Monday, January 11, 2010
Feature: Marc Mannheimer Day 2
the no blues blues
is not good blues,
-- never taking
cinnamon and sugar sweet
that one in twenty chance
to get your ass out on the dancefloor and dance,
to inject your mind with that sickly swoony
illness that fills your thoughts
with her adorable likeness
no, no blues
means and means no more
you never stood to
not to die or live
receive or give the sunlight of your love,
not to exercise your heart,
the muscle that's strongest
and strangest in your life-vessel,
and now that you lie
at the end of your lonely days
in a bed in a nursing facility,
ossified, fossilized, refusing to participate
in what little life you have available to you,
your heart could stand to run around the block a few times,
to be stepped on, cheated on, to soar with wings,
to open and close,
to be broken and healed and broken again whole --
.......and there is a little old lady who sits in the back of the dining room
and she has her eye on you
and there is a little old lady who sits in the dining room
and you see her once
and something flutters,
but no, "No! No! NO!! NOOOO!!!"
and that is the no-nonsense news
you can use or abuse or project and accuse
-- that is my future should I choose,
that my friends is the no blues blues.
© Marc Mannheimer
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Q: How does your spirituality influence your writing/poetry.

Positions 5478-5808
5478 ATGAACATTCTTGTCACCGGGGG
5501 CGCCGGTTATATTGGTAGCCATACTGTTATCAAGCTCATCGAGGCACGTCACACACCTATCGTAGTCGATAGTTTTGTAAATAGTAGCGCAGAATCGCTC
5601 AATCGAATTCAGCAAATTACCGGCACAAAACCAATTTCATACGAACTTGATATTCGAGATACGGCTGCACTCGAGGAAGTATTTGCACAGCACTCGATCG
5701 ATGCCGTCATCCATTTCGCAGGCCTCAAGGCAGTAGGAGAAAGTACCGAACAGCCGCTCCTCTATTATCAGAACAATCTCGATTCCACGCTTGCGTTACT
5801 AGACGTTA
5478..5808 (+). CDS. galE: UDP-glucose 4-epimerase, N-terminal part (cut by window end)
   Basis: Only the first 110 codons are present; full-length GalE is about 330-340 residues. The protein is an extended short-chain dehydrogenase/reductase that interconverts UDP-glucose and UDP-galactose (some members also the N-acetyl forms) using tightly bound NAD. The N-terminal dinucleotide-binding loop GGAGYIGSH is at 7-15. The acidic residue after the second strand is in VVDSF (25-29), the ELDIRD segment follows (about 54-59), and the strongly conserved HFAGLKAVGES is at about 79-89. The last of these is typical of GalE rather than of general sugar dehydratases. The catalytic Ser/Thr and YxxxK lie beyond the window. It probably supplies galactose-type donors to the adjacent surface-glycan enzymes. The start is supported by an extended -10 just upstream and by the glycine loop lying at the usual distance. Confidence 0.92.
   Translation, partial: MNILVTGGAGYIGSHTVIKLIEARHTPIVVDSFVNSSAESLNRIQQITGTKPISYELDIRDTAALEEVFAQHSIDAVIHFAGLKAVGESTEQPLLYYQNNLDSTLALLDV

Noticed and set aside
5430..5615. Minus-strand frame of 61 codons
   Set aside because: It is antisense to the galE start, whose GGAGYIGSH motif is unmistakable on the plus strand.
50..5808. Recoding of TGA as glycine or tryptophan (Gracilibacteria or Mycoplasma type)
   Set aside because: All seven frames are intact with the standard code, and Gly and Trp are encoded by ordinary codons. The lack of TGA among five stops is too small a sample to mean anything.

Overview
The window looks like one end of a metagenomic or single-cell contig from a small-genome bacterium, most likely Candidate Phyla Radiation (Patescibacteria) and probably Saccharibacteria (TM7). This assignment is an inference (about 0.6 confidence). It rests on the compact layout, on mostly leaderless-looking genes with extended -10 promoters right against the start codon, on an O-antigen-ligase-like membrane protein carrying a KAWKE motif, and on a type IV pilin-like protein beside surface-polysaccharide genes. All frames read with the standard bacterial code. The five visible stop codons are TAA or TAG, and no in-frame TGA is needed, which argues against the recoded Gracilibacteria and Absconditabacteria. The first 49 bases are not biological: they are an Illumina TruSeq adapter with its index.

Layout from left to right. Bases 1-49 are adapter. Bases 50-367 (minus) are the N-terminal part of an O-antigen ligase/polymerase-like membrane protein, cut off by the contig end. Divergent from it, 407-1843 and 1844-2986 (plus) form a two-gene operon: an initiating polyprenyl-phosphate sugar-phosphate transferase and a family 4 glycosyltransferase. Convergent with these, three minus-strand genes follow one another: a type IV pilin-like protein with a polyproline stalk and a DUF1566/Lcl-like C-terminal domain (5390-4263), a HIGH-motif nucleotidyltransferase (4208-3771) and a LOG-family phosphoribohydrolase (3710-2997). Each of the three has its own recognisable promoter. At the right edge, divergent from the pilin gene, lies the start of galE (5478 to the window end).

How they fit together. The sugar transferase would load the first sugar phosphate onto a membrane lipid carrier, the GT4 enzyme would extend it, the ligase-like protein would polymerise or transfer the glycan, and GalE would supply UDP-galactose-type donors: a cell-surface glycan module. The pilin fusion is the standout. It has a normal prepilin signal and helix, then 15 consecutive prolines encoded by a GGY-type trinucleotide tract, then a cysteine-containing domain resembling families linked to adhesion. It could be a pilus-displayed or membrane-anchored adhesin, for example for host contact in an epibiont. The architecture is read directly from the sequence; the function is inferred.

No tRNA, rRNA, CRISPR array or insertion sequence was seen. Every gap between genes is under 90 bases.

A: I often seek to uncover the magical in the ordinary in my poetry. Because of my interest in the world mystical traditions, I’ve come to feel that the “God-stuff” – call it Chi or Shakti or Shekinah, etc., has manifested this Universe out of itself. So the magic I seek, to me, is really there, not the product of an imaginative poet.
Q: Do you have any other artistic/creative interests/talents?
A: I am a musician -- have been since I was a teen. My first writing experiences, in fact, were writing songs. I also dabble in drawing -- from any old picture I can get my hands on.
Q: How do you define poetry in general?
A: Poetry is a creative impulse expressing things seen, felt, intuited and thought in words that are "ordered" according to ones aesthetic sense. One develops that sense from reading other poetry, but eventually falls into a sense of rhythm that is his or her own.
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Photo © Marc Mannheimer